A Comprehensive Guide to Understanding METARS (Aviation Routine Weather Report)

One of the most important things for a professional drone pilot to be aware of when embarking on a drone flight mission is the weather. So, here’s an article about METAR, an aviation routine weather report, just for you!

What is the Meteorological Terminal Air Report?

A METAR (Meteorological Terminal Air Report) is a routine aviation weather report that details the latest meteorological conditions at an airport.

METARs are weather reports that are based on real weather conditions at an airport. METARs are written in a common format that can be read all around the world. Although the format of North American and International METARs differs slightly, the format is essentially the same, with differing units of measurement.

What is the purpose of METAR?

METAR is a weather information reporting format. A METAR weather report is primarily utilized by pilots and meteorologists who use aggregated METAR data to help forecast weather. Raw METAR is the most widely used format for transmitting observational weather data around the world.

What is the benefit of METAR?

When the drone is ready for takeoff, you’ll need to use metar. Drone pilots are in charge of making sure the weather is suitable for flying. A minimum weather visibility of three miles from your control station has been imposed by the FAA. A METAR report can give you current weather information, such as gloomy, foggy, or wet conditions.

How to Read Metar

So, here’s the explanation of how to read Metar..please take a look at this picture below!

How to Read a METAR

You can see in the picture, there is a lot of METAR information provided by the METAR Report. See the details below!

  • Type of Report, METAR reports are classified into two types. The first is the routine METAR report, which is sent out every hour. The second is a SPECI, which can be issued at any time to update the METAR for rapidly changing weather conditions, aircraft mishaps, or other critical information. So it’ll either say METAR or SPECI here.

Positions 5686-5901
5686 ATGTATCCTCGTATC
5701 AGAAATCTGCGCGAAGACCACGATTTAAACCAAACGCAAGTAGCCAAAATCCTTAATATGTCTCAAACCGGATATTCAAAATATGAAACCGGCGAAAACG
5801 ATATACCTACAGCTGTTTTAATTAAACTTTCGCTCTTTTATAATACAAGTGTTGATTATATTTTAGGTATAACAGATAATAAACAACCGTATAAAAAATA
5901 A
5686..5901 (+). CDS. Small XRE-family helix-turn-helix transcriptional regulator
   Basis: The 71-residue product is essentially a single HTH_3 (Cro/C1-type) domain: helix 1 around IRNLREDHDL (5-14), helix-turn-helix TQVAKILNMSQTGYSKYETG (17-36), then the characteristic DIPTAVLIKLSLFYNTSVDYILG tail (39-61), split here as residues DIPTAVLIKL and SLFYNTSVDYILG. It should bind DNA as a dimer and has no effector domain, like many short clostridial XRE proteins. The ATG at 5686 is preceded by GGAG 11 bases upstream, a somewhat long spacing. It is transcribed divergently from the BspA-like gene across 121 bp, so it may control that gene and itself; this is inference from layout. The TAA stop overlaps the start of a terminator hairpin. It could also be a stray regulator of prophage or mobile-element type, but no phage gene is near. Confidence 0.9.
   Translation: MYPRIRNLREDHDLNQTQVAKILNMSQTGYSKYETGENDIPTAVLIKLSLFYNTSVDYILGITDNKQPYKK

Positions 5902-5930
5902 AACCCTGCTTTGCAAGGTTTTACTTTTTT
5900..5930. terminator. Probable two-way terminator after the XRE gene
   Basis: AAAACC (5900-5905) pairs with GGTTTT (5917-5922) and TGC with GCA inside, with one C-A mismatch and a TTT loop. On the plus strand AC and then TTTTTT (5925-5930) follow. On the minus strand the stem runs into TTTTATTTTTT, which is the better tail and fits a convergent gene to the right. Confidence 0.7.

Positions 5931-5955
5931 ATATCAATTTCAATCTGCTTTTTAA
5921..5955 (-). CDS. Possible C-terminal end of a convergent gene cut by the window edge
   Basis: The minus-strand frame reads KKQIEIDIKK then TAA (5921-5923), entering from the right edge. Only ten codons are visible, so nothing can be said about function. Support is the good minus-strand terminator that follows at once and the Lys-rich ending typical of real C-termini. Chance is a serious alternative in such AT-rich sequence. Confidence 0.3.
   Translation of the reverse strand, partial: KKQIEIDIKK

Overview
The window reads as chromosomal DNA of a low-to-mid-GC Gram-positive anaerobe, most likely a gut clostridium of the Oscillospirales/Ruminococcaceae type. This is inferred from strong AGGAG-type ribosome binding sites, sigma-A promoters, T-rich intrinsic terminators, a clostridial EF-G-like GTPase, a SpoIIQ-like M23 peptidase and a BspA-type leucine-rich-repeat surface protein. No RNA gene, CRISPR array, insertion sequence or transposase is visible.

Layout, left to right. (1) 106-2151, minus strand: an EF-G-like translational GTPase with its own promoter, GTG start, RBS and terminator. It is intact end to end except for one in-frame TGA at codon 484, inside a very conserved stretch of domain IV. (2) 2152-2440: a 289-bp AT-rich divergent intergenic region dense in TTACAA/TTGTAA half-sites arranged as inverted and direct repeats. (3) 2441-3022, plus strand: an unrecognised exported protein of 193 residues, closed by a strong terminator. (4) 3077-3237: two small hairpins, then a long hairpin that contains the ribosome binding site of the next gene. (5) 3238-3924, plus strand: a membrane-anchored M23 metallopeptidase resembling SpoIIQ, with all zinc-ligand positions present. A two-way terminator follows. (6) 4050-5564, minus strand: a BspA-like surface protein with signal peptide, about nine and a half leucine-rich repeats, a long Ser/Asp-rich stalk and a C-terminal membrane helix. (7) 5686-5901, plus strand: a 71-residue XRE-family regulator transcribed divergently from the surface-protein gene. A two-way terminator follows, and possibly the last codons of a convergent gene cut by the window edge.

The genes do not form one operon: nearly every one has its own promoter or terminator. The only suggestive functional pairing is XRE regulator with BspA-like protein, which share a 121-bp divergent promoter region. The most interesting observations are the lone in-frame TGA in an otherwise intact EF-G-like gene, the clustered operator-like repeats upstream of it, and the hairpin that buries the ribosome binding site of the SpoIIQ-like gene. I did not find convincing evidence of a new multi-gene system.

• Station identifier—a four-letter code set by the International Civil Aviation Organization (ICAO). A unique three-letter identifier is preceded by the letter “K” in the 48 contiguous states. Gregg County Airport in Longview, Texas, for example, is denoted by the letters “KGGG,” with K denoting the country and GGG denoting the airport. The first two letters of the four-letter ICAO identifier indicate the region, country, or state in other parts of the world, including Alaska and Hawaii. Alaska identifiers always start with the letters “PA,” while Hawaii identifiers always start with the letters “PH.”
  • The date and time of the report are depicted in a six-digit group (161753Z). The first two digits are the date, which is the 16th of the month, and the last four digits are the METAR time, which is always given in coordinated universal time (UTC), also known as Zulu time. A “Z” is appended to the end of the time to indicate that it is in Zulu time (UTC) rather than local time.
  • Modifier—indicates that the METAR was generated automatically or that the report was corrected. If the notation “AUTO” appears in the METAR, the report was generated automatically. In the remarks section, it also mentions “AO1” or “AO2” to indicate the type of precipitation sensors used at the automated station. When the modifier “COR” is used, it refers to a corrected report that was sent out to replace an earlier report that had an error.
  • Wind—reported with five numbers (14021), unless the speed exceeds 99 knots, in which case it is reported with six numbers. The first three numbers indicate the wind’s direction to the nearest ten degrees in relation to TRUE North. If the wind is blowing in a different direction, the letters “VRB” will appear after the numbers. The last two digits indicate the wind speed in knots, unless the wind speed is greater than 99 knots, in which case three digits are used. If the winds are gusting, the letter “G” appears after the wind speed numbers, and the numbers immediately following G indicate the highest expected wind gusts.